Let’s be honest: design is not everything… but it does ease visitors in.
When talking about themes, most creatives (especially the least techie ones) may feel slightly overwhelmed by the theme marketplace.
I am a self-taught designer, which means I created all of my websites myself (multiple times, I’d like to add!).
As a DIY designer, I tend to rely on my own skills and a solid theme, rather than outsourcing to a designer. More and more people look to start out going DIY — however, this comes with some risks attached.
If you want to create your own website, choosing the right theme is key.
No, it’s not just about plugins and colour scheme. A bad theme can affect your readers and ultimately make or break your brand.
Of course, design and responsiveness are highly important (if not essential).
However, there are four other aspects you may want to take into account when upgrading your theme.
Your brand purpose
Are you selling physical products? Then a shopping integration is essential for your new online home.
Are you heavily posting on YouTube? Make sure your theme includes a portfolio showcasing your latest videos.
“The biggest mistake people make is just having no clue about the foundations of your brand before you try to work with someone to build your website.” admits web designer Tracy Raftl from Little Beat Design “Who are you serving? What’s your brand’s message? What makes you different? What do you want people to do once they come to your website? Building a website without having these in place is pointless — without it, you can’t create a compelling website that sells your stuff. I make this a mandatory part of my website packages simply because it’s so damn important.”
Many themes are labelled as ‘multi-purpose’, but that could actually trick you into going for the wrong option.
A multi-purpose theme has a wealth of features to cater to a multitude of needs. This means, a lot of fluff that may make your website more complicated. As a rule of thumb, the saying ‘less is more’ can benefit you in the long run.
Most developers make sure your theme is light and quick, but that hasn’t prevented a lot of heavy themes from working efficiently either.
Always check the demo
All right, let’s say the preview looks unbelievably hot — but is it really user-friendly? In order to test this, head to the ‘Demo’ section of the theme page and play around with all available options.
Make sure the front-end looks easy to navigate, that you can intuitively change colours, and the fonts look right for you and the length of your blogposts.
Always remember that feature-rich themes will slow down a blog, as they come with many pre-designed features you may not necessarily need. Be wise.
When looking for support options, make sure the theme comes with thorough supporting documentation, as well as a support forum (whether in the marketplace or external).
Also, check how promptly the developer updates the theme AND answers queries in the FAQs.
Alternatively, you can go full ‘detective mode’ and perform a Google search for the theme you’re interested in (or the developer) to see what the general consensus is.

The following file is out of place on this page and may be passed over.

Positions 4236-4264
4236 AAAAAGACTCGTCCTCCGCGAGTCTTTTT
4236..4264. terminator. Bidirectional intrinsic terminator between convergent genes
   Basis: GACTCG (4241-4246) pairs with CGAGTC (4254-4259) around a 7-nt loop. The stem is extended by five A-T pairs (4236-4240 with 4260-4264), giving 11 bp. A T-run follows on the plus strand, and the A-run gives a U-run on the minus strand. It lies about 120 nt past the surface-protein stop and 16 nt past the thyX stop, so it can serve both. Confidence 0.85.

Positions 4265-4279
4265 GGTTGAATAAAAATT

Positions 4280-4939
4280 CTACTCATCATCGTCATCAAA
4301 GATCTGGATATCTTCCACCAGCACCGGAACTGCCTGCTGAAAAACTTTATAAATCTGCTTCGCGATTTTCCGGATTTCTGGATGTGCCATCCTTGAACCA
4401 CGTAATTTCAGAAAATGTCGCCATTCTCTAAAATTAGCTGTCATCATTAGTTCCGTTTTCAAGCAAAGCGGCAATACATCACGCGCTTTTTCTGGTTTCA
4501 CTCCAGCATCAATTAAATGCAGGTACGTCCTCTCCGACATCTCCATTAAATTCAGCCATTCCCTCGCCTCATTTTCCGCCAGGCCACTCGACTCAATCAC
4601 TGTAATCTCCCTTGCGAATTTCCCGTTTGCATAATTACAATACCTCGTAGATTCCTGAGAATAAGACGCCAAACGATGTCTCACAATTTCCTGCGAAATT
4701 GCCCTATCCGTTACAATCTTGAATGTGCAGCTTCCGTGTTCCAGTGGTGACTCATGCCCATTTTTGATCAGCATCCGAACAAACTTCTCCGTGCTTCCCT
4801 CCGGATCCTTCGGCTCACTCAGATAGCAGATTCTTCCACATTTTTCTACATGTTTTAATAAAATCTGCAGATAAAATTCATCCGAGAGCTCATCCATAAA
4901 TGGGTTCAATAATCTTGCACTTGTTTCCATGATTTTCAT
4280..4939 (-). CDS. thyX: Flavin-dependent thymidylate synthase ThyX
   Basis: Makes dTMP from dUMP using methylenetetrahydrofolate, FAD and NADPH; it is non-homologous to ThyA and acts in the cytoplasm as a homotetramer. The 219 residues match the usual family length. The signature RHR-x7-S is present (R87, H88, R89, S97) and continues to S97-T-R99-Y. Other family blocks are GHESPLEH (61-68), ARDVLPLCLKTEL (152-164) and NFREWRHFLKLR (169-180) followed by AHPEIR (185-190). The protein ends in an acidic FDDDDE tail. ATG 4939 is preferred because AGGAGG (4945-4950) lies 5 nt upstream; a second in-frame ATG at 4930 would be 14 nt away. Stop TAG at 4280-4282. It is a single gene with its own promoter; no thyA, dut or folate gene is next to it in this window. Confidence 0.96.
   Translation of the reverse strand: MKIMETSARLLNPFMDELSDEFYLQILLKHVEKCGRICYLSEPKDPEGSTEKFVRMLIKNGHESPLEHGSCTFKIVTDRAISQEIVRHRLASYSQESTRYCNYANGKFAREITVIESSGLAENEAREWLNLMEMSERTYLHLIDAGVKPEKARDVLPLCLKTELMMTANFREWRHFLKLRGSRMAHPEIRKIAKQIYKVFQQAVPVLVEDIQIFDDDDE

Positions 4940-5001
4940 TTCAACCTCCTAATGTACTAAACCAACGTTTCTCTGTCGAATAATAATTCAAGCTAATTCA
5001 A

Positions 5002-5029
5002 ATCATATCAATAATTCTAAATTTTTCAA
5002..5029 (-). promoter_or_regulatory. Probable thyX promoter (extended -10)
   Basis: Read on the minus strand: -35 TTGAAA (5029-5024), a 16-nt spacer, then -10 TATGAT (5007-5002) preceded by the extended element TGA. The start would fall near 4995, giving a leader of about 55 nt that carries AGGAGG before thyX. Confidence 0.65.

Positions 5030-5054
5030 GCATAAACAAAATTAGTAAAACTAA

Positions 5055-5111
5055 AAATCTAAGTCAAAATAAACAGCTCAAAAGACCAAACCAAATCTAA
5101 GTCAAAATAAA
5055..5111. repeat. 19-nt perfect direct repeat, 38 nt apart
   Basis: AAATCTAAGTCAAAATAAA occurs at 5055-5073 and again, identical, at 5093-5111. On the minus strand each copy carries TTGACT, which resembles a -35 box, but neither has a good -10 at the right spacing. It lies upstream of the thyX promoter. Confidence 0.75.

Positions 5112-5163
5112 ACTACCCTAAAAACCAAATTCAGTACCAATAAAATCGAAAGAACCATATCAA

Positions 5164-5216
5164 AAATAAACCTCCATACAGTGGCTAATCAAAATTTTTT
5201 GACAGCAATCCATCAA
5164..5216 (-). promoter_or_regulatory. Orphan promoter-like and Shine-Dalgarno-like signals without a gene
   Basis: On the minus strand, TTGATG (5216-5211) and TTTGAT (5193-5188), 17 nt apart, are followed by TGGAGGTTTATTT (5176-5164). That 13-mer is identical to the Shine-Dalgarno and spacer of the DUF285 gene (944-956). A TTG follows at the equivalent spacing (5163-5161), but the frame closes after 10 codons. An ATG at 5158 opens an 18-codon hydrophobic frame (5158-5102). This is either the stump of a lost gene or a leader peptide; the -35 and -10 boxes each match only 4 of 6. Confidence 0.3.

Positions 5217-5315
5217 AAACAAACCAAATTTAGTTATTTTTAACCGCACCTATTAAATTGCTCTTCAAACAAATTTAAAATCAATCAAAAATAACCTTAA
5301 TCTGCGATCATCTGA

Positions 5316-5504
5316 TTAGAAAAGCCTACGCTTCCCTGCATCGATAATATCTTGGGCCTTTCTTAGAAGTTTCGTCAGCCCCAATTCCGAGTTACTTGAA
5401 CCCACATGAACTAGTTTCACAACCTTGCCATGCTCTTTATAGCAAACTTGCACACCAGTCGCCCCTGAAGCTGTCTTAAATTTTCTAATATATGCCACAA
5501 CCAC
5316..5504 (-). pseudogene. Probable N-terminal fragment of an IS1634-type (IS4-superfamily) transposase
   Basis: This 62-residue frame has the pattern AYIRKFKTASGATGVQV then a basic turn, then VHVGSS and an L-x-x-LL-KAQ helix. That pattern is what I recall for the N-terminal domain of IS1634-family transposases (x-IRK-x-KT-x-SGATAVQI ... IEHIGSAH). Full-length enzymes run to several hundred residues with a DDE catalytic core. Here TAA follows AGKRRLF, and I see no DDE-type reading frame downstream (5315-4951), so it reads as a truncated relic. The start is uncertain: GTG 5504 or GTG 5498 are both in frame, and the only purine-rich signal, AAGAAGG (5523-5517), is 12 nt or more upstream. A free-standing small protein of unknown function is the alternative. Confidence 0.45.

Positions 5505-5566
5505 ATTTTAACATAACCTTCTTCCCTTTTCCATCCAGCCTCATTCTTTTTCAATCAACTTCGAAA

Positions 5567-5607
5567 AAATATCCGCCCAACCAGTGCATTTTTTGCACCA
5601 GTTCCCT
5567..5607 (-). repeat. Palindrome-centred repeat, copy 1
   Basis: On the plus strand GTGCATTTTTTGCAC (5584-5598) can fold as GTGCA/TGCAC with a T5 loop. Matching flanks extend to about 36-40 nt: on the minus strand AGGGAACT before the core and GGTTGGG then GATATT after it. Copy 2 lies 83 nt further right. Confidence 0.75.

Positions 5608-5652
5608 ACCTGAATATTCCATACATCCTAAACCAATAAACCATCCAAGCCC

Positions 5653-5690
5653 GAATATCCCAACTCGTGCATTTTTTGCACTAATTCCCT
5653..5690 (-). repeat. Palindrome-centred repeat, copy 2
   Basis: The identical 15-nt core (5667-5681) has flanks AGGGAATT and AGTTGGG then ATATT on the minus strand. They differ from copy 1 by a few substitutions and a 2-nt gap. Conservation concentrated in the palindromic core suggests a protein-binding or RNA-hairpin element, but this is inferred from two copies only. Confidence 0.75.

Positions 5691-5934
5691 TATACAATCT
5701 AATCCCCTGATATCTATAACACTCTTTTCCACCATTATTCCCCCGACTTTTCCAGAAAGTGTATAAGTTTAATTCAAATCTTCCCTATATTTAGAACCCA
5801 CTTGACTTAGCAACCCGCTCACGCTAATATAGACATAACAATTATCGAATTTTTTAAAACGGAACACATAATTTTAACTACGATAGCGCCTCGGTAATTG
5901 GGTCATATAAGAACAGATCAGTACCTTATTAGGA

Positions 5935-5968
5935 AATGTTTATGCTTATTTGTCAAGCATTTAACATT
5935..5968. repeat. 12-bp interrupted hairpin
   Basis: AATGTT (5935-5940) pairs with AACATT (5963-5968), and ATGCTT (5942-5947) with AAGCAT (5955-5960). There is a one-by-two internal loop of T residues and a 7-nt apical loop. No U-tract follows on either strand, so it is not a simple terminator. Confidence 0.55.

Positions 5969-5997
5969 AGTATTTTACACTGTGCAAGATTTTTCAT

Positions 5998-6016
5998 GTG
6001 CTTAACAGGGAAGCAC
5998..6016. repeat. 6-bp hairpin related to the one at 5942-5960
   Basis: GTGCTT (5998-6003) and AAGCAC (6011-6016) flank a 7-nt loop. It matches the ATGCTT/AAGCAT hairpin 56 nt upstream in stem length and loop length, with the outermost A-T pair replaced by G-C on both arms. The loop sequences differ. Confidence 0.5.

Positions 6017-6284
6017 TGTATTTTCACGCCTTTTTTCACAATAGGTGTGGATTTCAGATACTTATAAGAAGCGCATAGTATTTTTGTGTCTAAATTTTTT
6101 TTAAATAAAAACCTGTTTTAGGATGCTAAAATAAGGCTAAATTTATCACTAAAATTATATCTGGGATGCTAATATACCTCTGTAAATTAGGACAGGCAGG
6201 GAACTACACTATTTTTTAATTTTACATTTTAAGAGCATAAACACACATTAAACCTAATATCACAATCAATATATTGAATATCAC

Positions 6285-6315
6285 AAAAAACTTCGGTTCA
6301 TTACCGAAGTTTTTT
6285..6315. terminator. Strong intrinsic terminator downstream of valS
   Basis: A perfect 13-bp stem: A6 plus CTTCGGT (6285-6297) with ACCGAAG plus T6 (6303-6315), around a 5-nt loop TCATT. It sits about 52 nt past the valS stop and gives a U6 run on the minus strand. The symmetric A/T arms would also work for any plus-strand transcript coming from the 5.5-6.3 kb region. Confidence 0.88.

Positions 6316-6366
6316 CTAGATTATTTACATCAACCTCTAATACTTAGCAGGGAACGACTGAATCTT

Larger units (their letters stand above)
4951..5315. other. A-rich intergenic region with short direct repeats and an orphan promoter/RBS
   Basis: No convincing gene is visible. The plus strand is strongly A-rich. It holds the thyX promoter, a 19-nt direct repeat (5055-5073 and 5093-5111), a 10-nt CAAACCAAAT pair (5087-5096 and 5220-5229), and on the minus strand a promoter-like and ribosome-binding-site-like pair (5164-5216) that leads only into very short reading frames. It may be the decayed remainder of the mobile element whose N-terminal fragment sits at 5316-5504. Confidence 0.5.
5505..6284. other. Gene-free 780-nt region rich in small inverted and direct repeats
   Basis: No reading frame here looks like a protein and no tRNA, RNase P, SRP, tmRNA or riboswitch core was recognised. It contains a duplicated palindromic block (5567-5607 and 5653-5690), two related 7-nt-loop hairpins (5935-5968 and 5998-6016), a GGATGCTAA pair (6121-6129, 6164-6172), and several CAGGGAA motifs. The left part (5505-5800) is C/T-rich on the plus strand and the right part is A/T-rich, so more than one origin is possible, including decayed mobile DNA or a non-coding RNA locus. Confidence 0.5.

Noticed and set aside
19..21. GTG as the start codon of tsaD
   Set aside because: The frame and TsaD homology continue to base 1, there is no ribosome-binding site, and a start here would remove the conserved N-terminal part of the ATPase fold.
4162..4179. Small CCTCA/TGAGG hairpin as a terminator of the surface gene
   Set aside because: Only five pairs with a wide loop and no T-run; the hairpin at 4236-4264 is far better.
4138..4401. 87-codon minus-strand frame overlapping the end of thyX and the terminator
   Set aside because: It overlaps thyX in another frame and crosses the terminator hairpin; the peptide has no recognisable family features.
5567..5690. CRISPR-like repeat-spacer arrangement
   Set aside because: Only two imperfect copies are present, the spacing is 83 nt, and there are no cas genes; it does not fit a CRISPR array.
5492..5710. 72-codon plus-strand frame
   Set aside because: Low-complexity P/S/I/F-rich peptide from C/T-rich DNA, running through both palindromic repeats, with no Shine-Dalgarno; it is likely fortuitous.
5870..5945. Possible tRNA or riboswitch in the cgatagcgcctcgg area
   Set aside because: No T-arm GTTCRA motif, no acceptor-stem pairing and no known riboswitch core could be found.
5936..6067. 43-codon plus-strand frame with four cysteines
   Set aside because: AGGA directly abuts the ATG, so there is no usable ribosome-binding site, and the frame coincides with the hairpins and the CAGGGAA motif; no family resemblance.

Keep user experience in mind
User experience is structuring your website in a way that it’s incredibly easy for the website visitor to navigate around and find the information they’re looking for. If they can’t do that, they get frustrated and either leave or end up with a negative feeling about your brand — and no one wants that!
Web designer Tracy Raftl from Little Beast Design outlines this beautifully “When you’re designing your site, think carefully about how you layout your information, make links clear, don’t make the design crowded or busy, and put things where they are expected to be… for example, people expect that you’re going to have your navigation links in the top right corner of your website. So don’t confuse visitors by putting them somewhere else.”
Remember to always test your final results, adds Raftl:
You can verify your user experience by getting real people to test out your website and let you know if there is anything that’s a pain in the butt about using it.
Looking to spice up your brand? Here are a few of our favourite websites for themes
- Restored 316 has an amazing collection of feminine WordPress themes built on the Genesis WordPress theme framework that offers your lots of options to change the design and brand your website.
- Blog Boat’s themes are very clean and great colour schemes for a feminine and professional blog look.
- Bluchic has carved out a niche for feminine WordPress themes that also deliver marketing assets for social media to help brand your business across the board: Visit Theme Shop
- Blogzilla theme shop has great minimal and clean WordPress blog themes for a feminine and sophisticated site.
As a user, how do you find the best themes?
Marci from Dragonfly Ave hits the nail on the head when saying: “(the perfect theme is ) one that works FOR you! Meaning, a theme that helps you achieve the look you’re wanting and the functionality you need. Every theme is a bit different and they all have pros and cons so choose the one that will work best for you.”
Make sure you make your theme work for YOU and your goals, and the rest will follow.
My name is Fab Giovanetti and I am a writer, author, marketing consultant, founder of the Creative Impact Group and professional troublemaker. I help people grow their online audience and monetise their content and unleash their potentials as creatives.